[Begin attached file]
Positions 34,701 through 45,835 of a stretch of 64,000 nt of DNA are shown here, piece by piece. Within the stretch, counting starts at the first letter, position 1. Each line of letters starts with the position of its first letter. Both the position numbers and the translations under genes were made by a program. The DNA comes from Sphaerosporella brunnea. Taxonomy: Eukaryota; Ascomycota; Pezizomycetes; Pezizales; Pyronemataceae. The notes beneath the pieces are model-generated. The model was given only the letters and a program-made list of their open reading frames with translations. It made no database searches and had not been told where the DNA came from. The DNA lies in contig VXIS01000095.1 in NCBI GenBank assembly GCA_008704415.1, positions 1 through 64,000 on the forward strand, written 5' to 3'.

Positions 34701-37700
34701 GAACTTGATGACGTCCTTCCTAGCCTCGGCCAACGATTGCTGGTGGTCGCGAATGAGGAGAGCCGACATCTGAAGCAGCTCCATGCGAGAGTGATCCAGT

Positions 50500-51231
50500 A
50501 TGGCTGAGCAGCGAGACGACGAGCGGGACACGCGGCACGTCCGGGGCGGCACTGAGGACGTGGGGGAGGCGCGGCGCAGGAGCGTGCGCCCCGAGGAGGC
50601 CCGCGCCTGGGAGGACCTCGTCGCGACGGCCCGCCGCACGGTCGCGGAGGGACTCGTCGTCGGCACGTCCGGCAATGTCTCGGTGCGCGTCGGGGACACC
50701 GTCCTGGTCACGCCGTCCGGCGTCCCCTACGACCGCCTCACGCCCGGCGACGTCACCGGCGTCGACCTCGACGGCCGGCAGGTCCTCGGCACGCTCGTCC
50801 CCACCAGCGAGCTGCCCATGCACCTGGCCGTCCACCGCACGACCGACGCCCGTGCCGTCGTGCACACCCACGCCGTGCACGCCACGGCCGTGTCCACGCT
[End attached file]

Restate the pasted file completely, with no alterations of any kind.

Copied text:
Positions 34,701 through 45,835 of a stretch of 64,000 nt of DNA are shown here, piece by piece. Within the stretch, counting starts at the first letter, position 1. Each line of letters starts with the position of its first letter. Both the position numbers and the translations under genes were made by a program. The DNA comes from Sphaerosporella brunnea. Taxonomy: Eukaryota; Ascomycota; Pezizomycetes; Pezizales; Pyronemataceae. The notes beneath the pieces are model-generated. The model was given only the letters and a program-made list of their open reading frames with translations. It made no database searches and had not been told where the DNA came from. The DNA lies in contig VXIS01000095.1 in NCBI GenBank assembly GCA_008704415.1, positions 1 through 64,000 on the forward strand, written 5' to 3'.

Positions 34701-37700
34701 GAACTTGATGACGTCCTTCCTAGCCTCGGCCAACGATTGCTGGTGGTCGCGAATGAGGAGAGCCGACATCTGAAGCAGCTCCATGCGAGAGTGATCCAGT

Positions 50500-51231
50500 A
50501 TGGCTGAGCAGCGAGACGACGAGCGGGACACGCGGCACGTCCGGGGCGGCACTGAGGACGTGGGGGAGGCGCGGCGCAGGAGCGTGCGCCCCGAGGAGGC
50601 CCGCGCCTGGGAGGACCTCGTCGCGACGGCCCGCCGCACGGTCGCGGAGGGACTCGTCGTCGGCACGTCCGGCAATGTCTCGGTGCGCGTCGGGGACACC
50701 GTCCTGGTCACGCCGTCCGGCGTCCCCTACGACCGCCTCACGCCCGGCGACGTCACCGGCGTCGACCTCGACGGCCGGCAGGTCCTCGGCACGCTCGTCC
50801 CCACCAGCGAGCTGCCCATGCACCTGGCCGTCCACCGCACGACCGACGCCCGTGCCGTCGTGCACACCCACGCCGTGCACGCCACGGCCGTGTCCACGCT